Pour the dressing over the vegetables and toss to coat them all. Then stir in the cilantro.
Dredge each piece of cauliflower in the batter before placing it on the baking sheet.
Refrigerate from 1 to 3 hours to let the flavors come together.
Bake for 18 minutes or until golden brown. Brush the cauliflower with barbecue sauce and return to the oven for an additional 5 minutes.
Note: If using frozen corn, drain it well and lightly sauté in a couple of teaspoons of olive oil before adding it to the salad. This removes moisture that may make the salad watery. Courtesy of Debbie Moose, Southern Holidays: A Savor the South Cookbook. 20
Remove the cauliflower from the baking sheet and plate alongside a dipping sauce of your choice. Adapted from Daina Falk’s HungryFan. com.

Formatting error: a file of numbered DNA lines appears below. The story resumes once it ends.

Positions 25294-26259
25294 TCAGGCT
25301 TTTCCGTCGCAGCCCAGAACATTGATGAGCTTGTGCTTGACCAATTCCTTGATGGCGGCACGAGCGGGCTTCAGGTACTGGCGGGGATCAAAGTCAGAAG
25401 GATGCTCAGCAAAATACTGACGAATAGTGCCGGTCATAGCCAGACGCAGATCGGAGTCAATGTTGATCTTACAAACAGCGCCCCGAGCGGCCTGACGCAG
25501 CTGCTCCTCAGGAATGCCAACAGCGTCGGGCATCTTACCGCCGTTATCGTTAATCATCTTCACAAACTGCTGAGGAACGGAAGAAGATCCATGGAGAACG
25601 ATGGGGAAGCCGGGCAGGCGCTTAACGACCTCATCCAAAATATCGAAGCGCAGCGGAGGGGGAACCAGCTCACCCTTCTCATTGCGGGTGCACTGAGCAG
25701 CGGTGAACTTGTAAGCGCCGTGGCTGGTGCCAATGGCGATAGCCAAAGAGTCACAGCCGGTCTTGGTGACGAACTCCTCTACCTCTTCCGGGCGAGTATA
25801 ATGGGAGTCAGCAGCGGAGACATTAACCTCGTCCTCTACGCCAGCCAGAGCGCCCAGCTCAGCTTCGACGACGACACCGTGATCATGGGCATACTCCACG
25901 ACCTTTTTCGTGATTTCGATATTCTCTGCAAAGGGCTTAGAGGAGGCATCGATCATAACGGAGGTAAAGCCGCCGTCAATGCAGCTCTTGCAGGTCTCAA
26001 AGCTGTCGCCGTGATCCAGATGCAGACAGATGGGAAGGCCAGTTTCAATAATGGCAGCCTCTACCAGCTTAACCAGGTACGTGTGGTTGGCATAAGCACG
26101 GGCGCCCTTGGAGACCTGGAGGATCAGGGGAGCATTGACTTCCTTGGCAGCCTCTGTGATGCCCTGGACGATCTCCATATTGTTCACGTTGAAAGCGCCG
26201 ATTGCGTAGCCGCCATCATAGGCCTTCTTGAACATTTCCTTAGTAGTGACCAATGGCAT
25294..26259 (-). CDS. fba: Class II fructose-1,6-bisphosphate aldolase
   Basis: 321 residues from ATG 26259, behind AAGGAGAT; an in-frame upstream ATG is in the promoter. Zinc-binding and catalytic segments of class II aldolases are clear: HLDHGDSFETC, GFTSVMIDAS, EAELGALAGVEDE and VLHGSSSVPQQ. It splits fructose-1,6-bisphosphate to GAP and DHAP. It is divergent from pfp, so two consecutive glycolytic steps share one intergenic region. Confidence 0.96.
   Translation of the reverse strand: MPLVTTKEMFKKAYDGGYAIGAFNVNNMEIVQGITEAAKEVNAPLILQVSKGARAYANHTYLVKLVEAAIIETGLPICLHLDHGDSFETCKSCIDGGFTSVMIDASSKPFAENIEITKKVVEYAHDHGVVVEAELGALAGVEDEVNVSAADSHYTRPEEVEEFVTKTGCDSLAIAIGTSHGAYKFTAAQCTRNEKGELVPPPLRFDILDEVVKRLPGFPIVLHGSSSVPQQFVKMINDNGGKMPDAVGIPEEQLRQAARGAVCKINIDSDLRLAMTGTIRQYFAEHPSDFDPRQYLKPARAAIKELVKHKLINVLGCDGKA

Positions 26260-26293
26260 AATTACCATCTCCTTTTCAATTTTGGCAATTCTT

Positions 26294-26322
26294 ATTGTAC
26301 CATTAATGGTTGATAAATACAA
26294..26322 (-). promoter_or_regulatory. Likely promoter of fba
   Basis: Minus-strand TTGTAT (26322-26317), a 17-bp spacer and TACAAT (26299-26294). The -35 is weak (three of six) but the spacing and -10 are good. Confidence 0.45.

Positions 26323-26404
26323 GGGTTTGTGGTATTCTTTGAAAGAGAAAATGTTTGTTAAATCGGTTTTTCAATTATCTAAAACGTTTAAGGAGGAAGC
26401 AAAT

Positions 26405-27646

ering what their idea of beauty is on this Earth. They know themselves well enough to know what they love, and they love themselves enough to fill up with a little of their particular kind of beauty each day. When we are with a beautiful woman, we might not notice her hair, skin, body or clothes, because we’ll be distracted by the way she makes us feel. She is so full of beauty that some of it overflows onto us. We feel warm and safe and curious around her. Her eyes typically twinkle a little and she’ll look at us closely—because a beautiful, wise woman knows that the quickest way to fill up with beauty is to soak in another’s beauty. The most beautiful women take their time with other people; they are filling up. Women concerned with being pretty think about what they look like, but women concerned with being beautiful think about what they are looking at, taking in the loveliness around them. They are absorbing the whole beautiful world and making all that beauty theirs to give to others. Source: Adapted excerpt from Love Warrior by Glennon Doyle Melton (Flatiron Books). She’s the founder and president of the nonprofit Together Rising. Read more at Momastery.com/blog.